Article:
Adam Bennett

Adam is a political reporter for the New Zealand Herald.

How we'll pay earthquake costs

Photo / Dean Purcell
Photo / Dean Purcell

Some of New Zealand's largest infrastructure projects - including Auckland's downtown rail loop and the Puhoi "holiday highway" project - face delay or cancellation as money and resources are diverted to Christchurch.

Giving an initial indication of the effect of last week's quake on Government's finances, Finance Minister Bill English said "there could be issues around the timing" of infrastructure plans but in general the Government remained committed to the programme.

"You can expect a considered approach ... we won't change the recipe significantly but we are going to have to test the limits of it."

That could delay some projects on which work has started, and mean the axe for some projects such as Auckland's downtown rail loop which the Government has not yet accepted.

Mr English also suggested the Government was looking at the partial sale of state-owned power companies to free cash for Christchurch's recovery.

A Government source last night said Auckland's $2 billion rail loop now had only a remote chance of being built.

"That was a situation where the Government said it didn't have any money sitting around for that, and that's probably even more so now," the source said.

The Herald understands the quake will not affect the $1 billion electrification of Auckland's rail network or other passenger rail projects in Auckland or Wellington.

Asked whether proceeds from partial asset sales could be earmarked for Christchurch repairs, Mr English said they "would certainly help" if the sales went ahead.

"We've got some fairly big commitments we'd like to maintain, such as the ultra-fast broadband," he said.

"Equally, we're not sure yet of the Government's support for reconstruction in Christchurch ... that's something we'll be looking a pretty hard over the next couple of months.

"But in terms of the ability to fund infrastructure without going back to the financial markets, the mixed ownership model may turn out to be reasonably timely."

The Government wants to balance the requirement to help Christchurch's recovery while maintaining its commitment to invest in wider economic development.

"The strength of the economy is going to be an important part of the recovery for Christchurch," said the Government source.

It is thought May's Budget is likely to include money for repairs to Christchurch's water, sewerage and other civic infrastructure which local authorities may not have insurance cover or resources to finance.

The suggested halt on Auckland's long-sought rail tunnel project predictably rang alarm bells last night with city councillors.

Transport committee chairman Mike Lee said a recovering Canterbury and the country would not be served by having "a weak stagnating Auckland".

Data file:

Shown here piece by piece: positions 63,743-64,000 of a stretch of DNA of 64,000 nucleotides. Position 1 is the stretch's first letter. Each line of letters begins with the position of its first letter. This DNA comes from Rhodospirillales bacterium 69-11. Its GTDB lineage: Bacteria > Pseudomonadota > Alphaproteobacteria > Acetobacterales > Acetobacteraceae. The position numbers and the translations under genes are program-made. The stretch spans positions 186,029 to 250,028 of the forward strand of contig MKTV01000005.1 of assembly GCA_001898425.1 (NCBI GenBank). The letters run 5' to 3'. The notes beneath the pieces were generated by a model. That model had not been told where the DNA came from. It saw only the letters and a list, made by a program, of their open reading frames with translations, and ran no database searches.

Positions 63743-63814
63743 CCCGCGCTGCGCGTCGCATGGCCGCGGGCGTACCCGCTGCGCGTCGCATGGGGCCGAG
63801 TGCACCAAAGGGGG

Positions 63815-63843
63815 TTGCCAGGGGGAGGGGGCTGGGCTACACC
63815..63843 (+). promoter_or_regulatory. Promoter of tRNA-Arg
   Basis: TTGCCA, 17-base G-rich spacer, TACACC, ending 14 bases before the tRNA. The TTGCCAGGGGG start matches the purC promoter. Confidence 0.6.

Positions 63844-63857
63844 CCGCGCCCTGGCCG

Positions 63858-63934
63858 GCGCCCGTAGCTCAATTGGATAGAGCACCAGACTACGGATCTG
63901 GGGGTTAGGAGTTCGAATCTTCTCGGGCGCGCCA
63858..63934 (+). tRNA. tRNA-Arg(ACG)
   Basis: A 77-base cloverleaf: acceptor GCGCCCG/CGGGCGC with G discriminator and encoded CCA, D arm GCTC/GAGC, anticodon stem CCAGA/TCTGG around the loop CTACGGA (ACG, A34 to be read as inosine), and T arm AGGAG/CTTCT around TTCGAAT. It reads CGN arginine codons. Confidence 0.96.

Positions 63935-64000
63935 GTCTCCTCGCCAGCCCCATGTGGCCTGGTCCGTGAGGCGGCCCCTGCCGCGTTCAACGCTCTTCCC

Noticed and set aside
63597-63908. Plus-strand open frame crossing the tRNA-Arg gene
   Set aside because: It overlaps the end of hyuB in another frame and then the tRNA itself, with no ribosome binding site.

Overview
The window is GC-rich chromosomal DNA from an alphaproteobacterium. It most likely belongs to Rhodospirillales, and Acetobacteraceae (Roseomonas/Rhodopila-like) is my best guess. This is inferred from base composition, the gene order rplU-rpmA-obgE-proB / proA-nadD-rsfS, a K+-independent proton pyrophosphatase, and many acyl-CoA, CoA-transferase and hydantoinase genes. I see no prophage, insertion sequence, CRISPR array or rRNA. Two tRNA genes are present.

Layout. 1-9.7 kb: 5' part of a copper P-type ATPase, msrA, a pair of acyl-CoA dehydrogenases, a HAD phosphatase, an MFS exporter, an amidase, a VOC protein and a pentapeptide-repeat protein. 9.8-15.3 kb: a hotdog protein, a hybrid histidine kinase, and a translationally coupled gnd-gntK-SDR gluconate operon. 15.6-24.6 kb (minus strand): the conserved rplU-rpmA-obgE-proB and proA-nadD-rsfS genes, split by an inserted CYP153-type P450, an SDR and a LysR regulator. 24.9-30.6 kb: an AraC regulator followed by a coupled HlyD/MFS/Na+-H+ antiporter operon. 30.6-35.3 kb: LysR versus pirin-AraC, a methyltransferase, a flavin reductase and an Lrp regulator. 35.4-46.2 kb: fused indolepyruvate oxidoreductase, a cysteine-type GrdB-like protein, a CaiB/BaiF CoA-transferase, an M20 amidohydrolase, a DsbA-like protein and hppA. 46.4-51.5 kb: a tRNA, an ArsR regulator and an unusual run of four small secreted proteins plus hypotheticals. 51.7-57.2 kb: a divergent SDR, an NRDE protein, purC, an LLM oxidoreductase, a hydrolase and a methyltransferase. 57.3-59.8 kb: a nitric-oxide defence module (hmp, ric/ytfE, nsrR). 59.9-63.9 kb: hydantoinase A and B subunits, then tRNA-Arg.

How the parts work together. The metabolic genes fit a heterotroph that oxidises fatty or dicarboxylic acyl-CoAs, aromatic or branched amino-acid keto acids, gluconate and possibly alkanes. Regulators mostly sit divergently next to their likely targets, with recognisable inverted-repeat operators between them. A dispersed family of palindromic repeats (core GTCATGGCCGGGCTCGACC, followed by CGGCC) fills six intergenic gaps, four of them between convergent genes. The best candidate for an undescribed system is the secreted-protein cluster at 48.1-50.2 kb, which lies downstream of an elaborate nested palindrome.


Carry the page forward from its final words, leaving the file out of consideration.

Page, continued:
"Auckland must stay strong, Auckland must stay purposeful, Auckland must advance," he said.

"I think there is a compelling need to help Canterbury within our means, but that doesn't mean we down tools and stagnate.

"We have to keep marching on, but there has to be national leadership - I believe there has to be a national levy that every New Zealander, and not just Auckland, will pay.

Mr Lee said he was concerned that people might be using the Christchurch earthquake "to reinforce their own prejudices which we have seen on display for so many months" after the release of the business case and its compelling arguments for the rail link.

He was referring to the Government's reaction to a report for for KiwiRail and the former Auckland Regional Transport Authority which predicted that the 3.5km underground link from the western end of Britomart to Mt Eden would pay for itself three and a half times over in benefits to Auckland.

A team of consultants warned that without the link, a dead-end Britomart would be almost at capacity within three years, leaving virtually no room for extra rail services after the arrival of electric trains in 2013-14.

Ultimately, Auckland would choke on its traffic congestion, and doubleor even triple bus lanes would have to be built on each side of main roadsto have any hope of keeping people moving.

The rail tunnel remains Auckland Mayor Len Brown's top priority project.

He has gained cross-party political support for it within his council.

Mr Brown said last night: "I believe we all need to take a deep breath. Obviously the Christchurch earthquake will have an impact on the whole country, and Auckland supports looking at infrastructure priorities in a measured way.

"I have discussed this with the Minister of Transport and understand nothing has been ruled in or out. The first priority needs to be Christchurch's communities and we need to work together to decide on the best way forward while continuing to invest in the whole country."

Labour leader Phil Goff said Aucklanders had voted in a mayor who supported the rail loop.

The Government now had to demonstrate in an open and transparent way that the project deserved a lesser priority than other infrastructure plans, such as the Puhoi to Wellsford "holiday highway", which were going ahead.

- NZ Herald

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